Our Favorite Things

Here you will find a collection of independent tools and data from around the web that we don't want to live without. Some of the items will be from Hardball Times and FanGraphs authors, but not all of them will be. For a more thorough explanation of why we created this page, or to suggest new tools that you think would be appropriate to feature here, please click here.




Want to run simulations of baseball games? Look no further than SaberSim. Developed by Hardball Times and FanGraphs author Matt Hunter, SaberSim (originally titled Baseball Sim) is highly customizable. Not only can you quickly add in whatever team's players you want and then mix and match from there, but you also have the option of using past season stats or current season projections. For more info, read Matt's article on the lessons he learned in creating it. LINK >

Baseball Heat Maps

From one of the best publicly available injury databases, to batted ball distance, to a PITCHf/x database, Baseball Heat Maps has a bevy of rich data sets and tools. Developed by Hardball Times & FanGraphs author Jeff Zimmerman & his brother Darrell, this is a site on which you could spend hours and not even scratch the surface of what is housed there. As if the wealth of data on the site wasn't great enough, many of the tools have leaderboards for easier consumption. LINK >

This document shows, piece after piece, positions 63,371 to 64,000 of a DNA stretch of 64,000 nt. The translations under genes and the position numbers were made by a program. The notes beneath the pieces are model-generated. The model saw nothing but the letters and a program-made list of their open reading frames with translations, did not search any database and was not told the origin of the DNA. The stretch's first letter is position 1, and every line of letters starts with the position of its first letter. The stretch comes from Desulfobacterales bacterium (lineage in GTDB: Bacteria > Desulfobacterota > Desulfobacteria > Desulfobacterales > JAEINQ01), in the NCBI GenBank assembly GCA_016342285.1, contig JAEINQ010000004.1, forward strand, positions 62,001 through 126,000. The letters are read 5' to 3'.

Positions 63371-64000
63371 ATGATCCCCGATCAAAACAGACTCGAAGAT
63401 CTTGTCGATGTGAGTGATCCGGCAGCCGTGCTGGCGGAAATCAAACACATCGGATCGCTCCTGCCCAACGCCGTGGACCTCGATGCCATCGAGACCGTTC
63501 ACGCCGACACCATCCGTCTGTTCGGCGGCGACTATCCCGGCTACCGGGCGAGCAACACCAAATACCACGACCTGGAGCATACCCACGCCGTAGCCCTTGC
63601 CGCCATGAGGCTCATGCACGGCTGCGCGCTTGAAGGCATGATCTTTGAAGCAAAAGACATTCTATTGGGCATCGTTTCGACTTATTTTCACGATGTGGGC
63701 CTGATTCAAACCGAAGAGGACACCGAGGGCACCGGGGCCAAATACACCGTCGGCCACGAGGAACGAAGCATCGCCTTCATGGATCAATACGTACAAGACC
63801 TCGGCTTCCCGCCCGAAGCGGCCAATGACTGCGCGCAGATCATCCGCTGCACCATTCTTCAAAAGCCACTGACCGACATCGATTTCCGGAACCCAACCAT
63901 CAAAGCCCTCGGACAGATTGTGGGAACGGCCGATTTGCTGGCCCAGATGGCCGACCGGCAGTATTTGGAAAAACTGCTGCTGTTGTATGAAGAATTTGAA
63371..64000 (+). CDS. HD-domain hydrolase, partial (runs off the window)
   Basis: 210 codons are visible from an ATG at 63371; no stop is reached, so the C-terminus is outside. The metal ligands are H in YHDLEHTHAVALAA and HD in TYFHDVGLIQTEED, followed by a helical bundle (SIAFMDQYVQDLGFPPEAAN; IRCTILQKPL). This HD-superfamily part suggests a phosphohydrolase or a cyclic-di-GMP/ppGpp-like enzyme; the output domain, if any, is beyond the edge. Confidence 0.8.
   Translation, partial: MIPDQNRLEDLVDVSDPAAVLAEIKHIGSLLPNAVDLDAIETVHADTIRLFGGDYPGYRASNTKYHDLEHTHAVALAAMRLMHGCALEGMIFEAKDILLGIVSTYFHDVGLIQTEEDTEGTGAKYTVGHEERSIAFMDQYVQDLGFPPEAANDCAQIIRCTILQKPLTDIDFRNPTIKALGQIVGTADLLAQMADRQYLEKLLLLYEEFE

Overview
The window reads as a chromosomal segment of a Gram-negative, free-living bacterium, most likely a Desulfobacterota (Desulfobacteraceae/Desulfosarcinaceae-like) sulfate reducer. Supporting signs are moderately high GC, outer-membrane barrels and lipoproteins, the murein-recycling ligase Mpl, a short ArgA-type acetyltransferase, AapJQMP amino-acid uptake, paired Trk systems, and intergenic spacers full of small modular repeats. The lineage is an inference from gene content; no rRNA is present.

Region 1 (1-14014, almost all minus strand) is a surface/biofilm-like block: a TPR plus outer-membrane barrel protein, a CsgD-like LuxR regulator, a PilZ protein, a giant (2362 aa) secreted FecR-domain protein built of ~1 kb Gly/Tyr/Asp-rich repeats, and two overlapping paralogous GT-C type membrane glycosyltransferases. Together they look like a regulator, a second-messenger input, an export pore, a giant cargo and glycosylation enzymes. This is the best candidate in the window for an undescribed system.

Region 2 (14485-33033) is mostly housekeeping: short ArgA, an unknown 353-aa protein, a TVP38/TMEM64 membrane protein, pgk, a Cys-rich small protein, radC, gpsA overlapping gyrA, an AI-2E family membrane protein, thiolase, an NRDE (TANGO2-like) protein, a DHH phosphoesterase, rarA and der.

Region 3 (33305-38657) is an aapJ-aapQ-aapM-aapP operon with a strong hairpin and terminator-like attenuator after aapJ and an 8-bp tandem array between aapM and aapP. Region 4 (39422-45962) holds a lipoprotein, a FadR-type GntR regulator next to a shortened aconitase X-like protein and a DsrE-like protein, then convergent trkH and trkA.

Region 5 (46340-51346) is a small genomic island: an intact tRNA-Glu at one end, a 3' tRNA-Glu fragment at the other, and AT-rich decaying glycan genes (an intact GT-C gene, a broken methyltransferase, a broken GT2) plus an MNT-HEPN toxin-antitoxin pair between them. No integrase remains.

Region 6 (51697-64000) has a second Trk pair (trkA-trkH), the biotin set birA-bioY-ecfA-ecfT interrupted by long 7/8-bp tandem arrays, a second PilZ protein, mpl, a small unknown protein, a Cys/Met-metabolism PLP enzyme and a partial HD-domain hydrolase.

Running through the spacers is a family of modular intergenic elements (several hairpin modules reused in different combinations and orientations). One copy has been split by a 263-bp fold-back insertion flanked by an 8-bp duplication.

Bill Petti’s Spray Chart Tool

Looking for a visual representation of David Wright's performance against Cole Hamels, or a comparison of CC Sabathia's and Jon Lester's batted ball profiles? This is your resource. Developed by Hardball Times and FanGraphs author Bill Petti, this interactive spray chart tool serves as a great complement to the spray charts housed at FanGraphs. It has several functions, including hitter, pitcher and ballpark comparisons. For more info, read Bill's introductory piece on it here. LINK >

MLB Past and Future Payrolls

To quote Mr. Burns, visual aids help so much, and Phil Roth's interactive payroll tool is a prime example. It puts salary info into a larger context and allows users to see how teams stack up on a macro level and also examine the finer detail of each team's payroll going all the way back to 1998. LINK >

Tom Tango’s Markov Calculator

One of the best ways to compute things like run expectancy tables and linear weights is through a mathematical process known as Markov Chains. Few of us really know how to implement Markov chains, but that's OK. Tom Tango has created a webpage to do the math for you. Simply input your assumptions, such as at at-bats, hits, doubles, etc. and then press a button. The program will do the rest. You can also find lots of related and insightful commentary at Tango's blog. LINK >